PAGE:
| Quick-fix pills: An illustration of canyoning
I stood at the edge of the cliff all clipped to the rope, admiring the waterfall and the foggy water-laden greenery all around me when I heard the whistle twice. It broke my reverie. I whistled back and started rappelling down the waterfall. The water hit me forcefully. I could hear its thunderous roar and feel the rush of blood.
Thatís canyoning ' a relatively new sport that is rapidly gaining acceptance around the world. It is for people who would like the challenge and excitement of experiencing rock climbing and abseiling ' going down the rock-face using ropes and descenders ' simultaneously.
The idea is to follow the water downwards: over pools, down chutes and through deep water. This involves walking, scrambling through rocky gorges, climbing, abseiling down waterfalls and swimming. Vertical drops are either jumped or abseiled from.
The scene can often be breathtaking ' set against picturesque backdrops. At times, the sky can disappear from view as the walls close in above you or the water can take you through huge boulder chokes. You could even find yourself underground for a while. The entire spell can be long and arduous or easy and short ' itís all about fun and can be very addictive.
Canyoning was born in Europe, and the Alps is still the Mecca, though usually there are operators in any suitable mountain area, for instance, Nepal. Near Mumbai, you can go canyoning in the Sahayadri hills. Jungle Lodges in Karnataka also organises canyoning trips. You could also log on to www.adreno.org for more details.
It is best to go canyoning with an experienced person or group, and this is how most people get started. The time to go canyoning depends on the area. For the big mean ones, you may need to wait for summer, but there are other areas which are dry or stagnant and so spring or autumn are better bets. Monsoons are for bravehearts who love water and are willing to venture out with experienced guides. You should be able to swim, abseil and place one foot in front of the other. Anyone who has climbed or caved should not have any problem.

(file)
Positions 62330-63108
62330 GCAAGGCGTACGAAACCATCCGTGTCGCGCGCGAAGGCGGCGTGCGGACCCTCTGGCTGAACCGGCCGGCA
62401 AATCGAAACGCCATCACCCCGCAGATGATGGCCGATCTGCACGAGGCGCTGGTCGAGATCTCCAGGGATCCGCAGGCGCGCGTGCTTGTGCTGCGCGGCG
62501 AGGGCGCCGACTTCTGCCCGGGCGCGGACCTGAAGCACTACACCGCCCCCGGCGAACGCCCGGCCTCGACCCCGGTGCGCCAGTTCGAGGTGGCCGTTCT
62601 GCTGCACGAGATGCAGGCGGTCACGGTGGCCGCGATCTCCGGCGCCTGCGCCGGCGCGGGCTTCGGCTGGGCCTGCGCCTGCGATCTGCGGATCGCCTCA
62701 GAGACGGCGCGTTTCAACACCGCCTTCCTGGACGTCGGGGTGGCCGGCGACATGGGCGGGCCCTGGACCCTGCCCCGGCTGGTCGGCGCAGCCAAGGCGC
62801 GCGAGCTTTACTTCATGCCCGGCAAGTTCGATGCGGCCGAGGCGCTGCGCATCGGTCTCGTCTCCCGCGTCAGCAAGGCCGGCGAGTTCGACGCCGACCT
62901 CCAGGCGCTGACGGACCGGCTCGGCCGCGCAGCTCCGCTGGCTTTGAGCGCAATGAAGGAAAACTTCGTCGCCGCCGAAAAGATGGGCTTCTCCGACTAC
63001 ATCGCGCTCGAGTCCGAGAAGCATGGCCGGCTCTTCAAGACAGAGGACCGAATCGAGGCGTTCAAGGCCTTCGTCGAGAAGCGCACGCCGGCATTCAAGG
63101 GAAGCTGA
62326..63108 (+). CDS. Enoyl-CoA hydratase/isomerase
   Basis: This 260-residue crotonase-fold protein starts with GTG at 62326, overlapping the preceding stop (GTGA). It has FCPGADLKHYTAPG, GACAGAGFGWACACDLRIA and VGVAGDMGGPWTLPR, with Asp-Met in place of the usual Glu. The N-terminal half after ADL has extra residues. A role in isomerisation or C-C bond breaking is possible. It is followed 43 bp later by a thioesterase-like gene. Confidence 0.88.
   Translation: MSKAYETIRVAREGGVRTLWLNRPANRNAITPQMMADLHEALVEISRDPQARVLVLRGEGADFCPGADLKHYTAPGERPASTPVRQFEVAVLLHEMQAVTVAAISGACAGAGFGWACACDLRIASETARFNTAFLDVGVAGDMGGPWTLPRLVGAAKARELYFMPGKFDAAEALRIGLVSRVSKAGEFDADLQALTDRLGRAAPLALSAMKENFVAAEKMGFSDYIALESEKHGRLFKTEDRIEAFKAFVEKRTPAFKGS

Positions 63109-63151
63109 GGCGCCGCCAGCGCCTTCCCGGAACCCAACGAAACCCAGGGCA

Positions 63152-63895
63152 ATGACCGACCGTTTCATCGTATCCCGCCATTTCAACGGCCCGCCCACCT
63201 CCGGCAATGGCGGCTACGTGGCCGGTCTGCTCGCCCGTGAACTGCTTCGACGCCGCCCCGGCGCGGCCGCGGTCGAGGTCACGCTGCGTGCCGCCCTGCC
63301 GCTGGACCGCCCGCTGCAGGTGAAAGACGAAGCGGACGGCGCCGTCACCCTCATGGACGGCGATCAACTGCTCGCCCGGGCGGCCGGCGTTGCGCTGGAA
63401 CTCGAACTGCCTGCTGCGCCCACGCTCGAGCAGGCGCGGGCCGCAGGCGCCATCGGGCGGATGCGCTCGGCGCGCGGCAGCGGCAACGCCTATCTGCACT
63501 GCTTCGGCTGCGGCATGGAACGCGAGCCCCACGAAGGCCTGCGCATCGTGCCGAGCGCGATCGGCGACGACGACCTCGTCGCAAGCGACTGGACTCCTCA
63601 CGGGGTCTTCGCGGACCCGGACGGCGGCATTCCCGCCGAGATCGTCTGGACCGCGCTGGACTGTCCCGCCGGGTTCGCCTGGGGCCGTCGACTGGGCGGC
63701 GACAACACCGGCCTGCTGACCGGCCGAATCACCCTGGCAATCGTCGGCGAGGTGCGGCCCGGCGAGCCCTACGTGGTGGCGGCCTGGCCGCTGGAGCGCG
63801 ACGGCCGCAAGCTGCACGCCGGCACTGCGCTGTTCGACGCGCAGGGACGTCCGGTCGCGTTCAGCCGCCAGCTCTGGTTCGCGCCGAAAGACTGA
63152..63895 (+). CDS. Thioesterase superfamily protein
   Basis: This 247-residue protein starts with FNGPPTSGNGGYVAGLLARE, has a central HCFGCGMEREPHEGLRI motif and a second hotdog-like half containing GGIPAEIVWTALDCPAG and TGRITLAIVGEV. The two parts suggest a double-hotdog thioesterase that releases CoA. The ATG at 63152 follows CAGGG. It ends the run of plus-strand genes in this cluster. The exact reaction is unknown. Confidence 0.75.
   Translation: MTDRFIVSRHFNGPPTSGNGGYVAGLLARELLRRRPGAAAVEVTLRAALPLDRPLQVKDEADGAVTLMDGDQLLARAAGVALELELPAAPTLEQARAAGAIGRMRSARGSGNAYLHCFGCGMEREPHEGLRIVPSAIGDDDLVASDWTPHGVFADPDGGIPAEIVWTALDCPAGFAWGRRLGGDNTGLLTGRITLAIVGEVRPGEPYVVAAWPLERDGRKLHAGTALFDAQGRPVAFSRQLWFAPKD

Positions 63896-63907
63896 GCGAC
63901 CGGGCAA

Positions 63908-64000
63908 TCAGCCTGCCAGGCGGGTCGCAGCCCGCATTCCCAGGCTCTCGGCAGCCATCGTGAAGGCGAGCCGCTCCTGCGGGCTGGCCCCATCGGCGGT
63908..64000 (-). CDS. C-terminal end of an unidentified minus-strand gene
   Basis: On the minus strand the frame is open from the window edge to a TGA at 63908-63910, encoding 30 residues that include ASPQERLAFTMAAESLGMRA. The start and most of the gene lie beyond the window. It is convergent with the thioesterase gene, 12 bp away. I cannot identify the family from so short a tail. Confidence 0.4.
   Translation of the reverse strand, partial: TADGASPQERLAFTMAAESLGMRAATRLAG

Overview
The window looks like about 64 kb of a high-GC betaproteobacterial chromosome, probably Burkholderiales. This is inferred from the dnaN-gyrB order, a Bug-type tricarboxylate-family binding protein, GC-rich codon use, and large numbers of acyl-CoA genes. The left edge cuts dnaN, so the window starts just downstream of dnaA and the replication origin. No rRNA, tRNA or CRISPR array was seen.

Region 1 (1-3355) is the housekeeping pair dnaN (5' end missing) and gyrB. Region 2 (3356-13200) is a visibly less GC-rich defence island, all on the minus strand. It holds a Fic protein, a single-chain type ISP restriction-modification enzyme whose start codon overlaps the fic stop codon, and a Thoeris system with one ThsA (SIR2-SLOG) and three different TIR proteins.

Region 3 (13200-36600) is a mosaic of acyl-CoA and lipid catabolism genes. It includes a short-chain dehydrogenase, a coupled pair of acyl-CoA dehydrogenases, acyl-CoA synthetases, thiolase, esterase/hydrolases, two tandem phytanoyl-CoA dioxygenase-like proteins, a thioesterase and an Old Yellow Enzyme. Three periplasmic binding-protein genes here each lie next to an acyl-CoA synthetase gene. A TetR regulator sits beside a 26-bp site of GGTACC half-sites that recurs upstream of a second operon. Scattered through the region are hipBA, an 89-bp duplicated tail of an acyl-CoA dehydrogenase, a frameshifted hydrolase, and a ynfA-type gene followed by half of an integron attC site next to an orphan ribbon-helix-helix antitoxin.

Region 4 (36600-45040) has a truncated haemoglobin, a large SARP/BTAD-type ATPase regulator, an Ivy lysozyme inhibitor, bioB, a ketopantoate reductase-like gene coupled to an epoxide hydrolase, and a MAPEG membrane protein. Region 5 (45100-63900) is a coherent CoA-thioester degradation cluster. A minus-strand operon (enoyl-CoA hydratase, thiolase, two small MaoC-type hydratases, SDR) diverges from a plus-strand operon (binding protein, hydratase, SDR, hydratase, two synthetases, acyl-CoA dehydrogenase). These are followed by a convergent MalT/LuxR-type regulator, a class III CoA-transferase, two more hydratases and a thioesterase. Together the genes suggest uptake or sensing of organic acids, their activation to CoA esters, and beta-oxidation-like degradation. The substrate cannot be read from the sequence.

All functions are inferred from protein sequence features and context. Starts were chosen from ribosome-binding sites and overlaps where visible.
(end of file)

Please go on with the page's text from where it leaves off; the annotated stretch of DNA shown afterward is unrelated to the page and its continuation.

As for the dangers, all you would need to do is gaze upwards at huge tree trunks splintered like match sticks above you to know that canyons are not good places during flood conditions! However, the main danger is from sprains or fractures, usually from unseen boulders underwater. The golden rule is: donít jump unless youíre sure of your landing. And donít forget to watch out for snakes!
• Harness: Specialised canyoning harnesses are safer and more comfortable for multiple abseils.
• Descender: Any standard descender designed for climbing or caving will suffice.
• Boots or trainers: Essential to keep your feet from getting damaged on sharp rocks.
• Wet suit: Water temperature varies from canyon to canyon. Wet suits protect against rough rocks.
• Helmet: Make sure you have one.
• Rope: Two 50m ropes should be enough. Any standard climbing rope or static rope will do.
• Tackle & dry bags: For clothes, food and cameras. They help keep stuff dry. lWhistle: The mountaineering type whistle with no moving parts is ideal.
• Torches: ďHeadlampĒ variety torches are popular and helps keep your hands free.